ALBUM REVIEW: Pigs Pigs Pigs Pigs Pigs Pigs Pigs – Viscerals | NARC. | Reliably Informed | Music and Creative Arts News for Newcastle and the North East

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Released: 03.04.19

Rocket Recordings







For anyone else who has followed the rise of Pigs Pigs Pigs Pigs Pigs Pigs Pigs over the last few years, the reasons to be surprised by their prominence are obvious – a band merged from members of assorted extreme metal and cult psych acts, with a penchant for songs that push the twenty minute barrier and quasi-improvised live performances (and that’s without getting into the name) getting onto the BBC 6Music playlist is something the industry is designed to prevent at all costs.

The trick that Viscerals pulls is to suggest that it was this earlier period of stubbornly following the underground playbook is the real outlier in the Pigs story: that beneath the bludgeoning repetition and track names like The Wizard and The Seven Swines, they were always a particularly twisted pop band. A vision of pop music that would only emerge from former members of bands called things like Khunnt, true, but pop music regardless.

That Viscerals ticks off so many commercial boxes – instantly memorable, anthemic choruses, streamlined song lengths and progressions alongside a markedly more glam rock and grunge informed sound – whilst still sitting firmly within the boundaries of doom is testament to how natural this latest step in the Pigs evolution feels. The booming, incessant Crazy In Blood, kicking off straight into its enormous arena biker gang chorus, feels like a common sense bedfellow of the twisting, abrasive nine-minute stoner metal piledriver Halloween Bolson rather than a juxtaposition.

As well as the heightened melodic impact and arrangement savvy, where Viscerals also continues the path started on King of Cowards is the band’s own take on those heavy metal staples of sin and retribution. The bacchanalial element that’s always followed the band remains present and correct here (New Body is a night-out-gone-wrong tale that comes replete with demonic visitations), but they adroitly avoid slipping into either easy condemnation or conscience-free hedonism. Blood And Butter, a short interlude that could function as a dictionary definition of a filler track, perhaps offers a summation of the Pigs worldview: horrified by the world outside, but pointedly refusing to be ground down by it or surrender an inch of surreal wit. (If you are going to have filler, as least make it as pointedly absurd as this.)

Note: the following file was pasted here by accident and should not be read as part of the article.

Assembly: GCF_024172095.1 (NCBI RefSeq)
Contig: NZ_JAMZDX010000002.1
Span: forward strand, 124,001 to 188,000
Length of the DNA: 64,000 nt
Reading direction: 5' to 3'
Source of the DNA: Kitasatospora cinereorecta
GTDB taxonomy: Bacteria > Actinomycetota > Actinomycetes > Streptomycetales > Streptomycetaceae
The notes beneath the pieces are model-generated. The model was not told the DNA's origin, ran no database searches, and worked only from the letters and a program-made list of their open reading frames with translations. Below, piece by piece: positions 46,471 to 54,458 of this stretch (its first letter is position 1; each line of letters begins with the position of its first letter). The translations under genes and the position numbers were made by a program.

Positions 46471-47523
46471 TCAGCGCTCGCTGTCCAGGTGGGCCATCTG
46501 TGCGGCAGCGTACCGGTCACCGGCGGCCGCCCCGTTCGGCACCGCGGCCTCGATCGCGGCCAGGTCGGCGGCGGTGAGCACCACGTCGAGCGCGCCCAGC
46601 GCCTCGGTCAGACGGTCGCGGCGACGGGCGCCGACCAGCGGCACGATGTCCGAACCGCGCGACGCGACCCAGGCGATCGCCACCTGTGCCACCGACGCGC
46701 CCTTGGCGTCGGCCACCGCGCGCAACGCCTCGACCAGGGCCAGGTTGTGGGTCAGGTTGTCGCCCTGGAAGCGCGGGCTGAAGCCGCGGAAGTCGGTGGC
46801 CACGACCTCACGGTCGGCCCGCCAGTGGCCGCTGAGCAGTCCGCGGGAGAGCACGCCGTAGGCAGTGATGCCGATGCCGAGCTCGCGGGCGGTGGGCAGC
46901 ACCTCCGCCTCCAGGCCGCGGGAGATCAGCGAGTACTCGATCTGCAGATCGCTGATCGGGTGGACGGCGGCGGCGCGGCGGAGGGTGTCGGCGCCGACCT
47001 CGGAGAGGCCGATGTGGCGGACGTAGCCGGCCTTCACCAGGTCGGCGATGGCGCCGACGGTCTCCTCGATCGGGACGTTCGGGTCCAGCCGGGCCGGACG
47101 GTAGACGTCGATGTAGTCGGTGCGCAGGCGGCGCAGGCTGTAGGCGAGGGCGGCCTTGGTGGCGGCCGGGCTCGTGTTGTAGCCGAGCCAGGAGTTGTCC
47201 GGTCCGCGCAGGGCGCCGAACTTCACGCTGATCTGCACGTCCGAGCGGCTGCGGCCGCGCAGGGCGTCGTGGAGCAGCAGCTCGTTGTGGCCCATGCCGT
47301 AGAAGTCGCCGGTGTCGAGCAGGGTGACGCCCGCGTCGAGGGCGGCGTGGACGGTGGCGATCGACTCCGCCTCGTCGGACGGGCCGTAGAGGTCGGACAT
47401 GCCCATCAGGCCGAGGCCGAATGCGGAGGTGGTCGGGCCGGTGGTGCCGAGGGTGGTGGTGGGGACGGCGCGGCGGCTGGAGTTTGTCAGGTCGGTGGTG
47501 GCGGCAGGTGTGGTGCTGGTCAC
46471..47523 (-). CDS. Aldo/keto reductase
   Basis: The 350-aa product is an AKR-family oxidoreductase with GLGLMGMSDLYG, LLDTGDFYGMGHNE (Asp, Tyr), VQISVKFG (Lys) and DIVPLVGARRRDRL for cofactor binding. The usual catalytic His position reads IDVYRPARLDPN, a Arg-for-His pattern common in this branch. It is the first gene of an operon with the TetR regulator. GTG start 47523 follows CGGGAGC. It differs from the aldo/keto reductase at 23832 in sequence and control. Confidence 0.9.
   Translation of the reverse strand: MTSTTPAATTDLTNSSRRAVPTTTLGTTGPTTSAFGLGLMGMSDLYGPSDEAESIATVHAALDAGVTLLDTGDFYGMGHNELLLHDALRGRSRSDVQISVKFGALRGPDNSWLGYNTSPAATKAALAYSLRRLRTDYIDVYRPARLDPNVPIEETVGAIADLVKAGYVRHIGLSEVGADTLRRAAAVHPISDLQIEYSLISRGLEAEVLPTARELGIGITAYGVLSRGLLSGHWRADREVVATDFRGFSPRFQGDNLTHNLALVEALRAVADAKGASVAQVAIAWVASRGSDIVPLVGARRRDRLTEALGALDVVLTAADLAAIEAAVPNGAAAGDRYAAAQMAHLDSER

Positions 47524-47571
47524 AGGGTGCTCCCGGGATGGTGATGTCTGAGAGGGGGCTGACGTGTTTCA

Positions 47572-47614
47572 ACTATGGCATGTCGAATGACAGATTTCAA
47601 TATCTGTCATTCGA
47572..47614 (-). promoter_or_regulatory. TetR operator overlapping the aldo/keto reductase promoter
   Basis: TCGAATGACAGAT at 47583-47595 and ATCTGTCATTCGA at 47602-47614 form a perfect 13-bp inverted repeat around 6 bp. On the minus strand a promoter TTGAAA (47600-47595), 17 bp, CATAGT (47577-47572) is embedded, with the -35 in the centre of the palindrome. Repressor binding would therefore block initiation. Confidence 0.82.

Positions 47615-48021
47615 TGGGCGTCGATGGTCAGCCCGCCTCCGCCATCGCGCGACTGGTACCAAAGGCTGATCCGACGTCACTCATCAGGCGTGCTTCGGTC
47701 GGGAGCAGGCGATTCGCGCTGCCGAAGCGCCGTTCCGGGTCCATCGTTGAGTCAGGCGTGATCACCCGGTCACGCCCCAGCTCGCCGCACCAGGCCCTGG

That Viscerals is coming out in unimaginable circumstances is obvious – this is music designed for packed sweaty clubs of the converted and the confused haze of the festival circuit, not indefinite isolation. Yet the forward-thinking defiance and amplifier worship that Pigs offer up perhaps has its own use in these dark times. Crucially, this is a band fully aware of their own ridiculousness, but that never bows down to it or lets it dilute their utter sincerity: as such, the wantonly ridiculous closer Hell’s Teeth, in which Matthew Baty asks the listener for their star sign (he’s a Libra, as it happens) and demands to rock in peace, accidentally comes into its own as a bizarre anthem for community and unrestrained joy. The silliness at the core of Pigs isn’t an obstacle to their more serious ambitions, it’s the fuel that makes them such a potent force.


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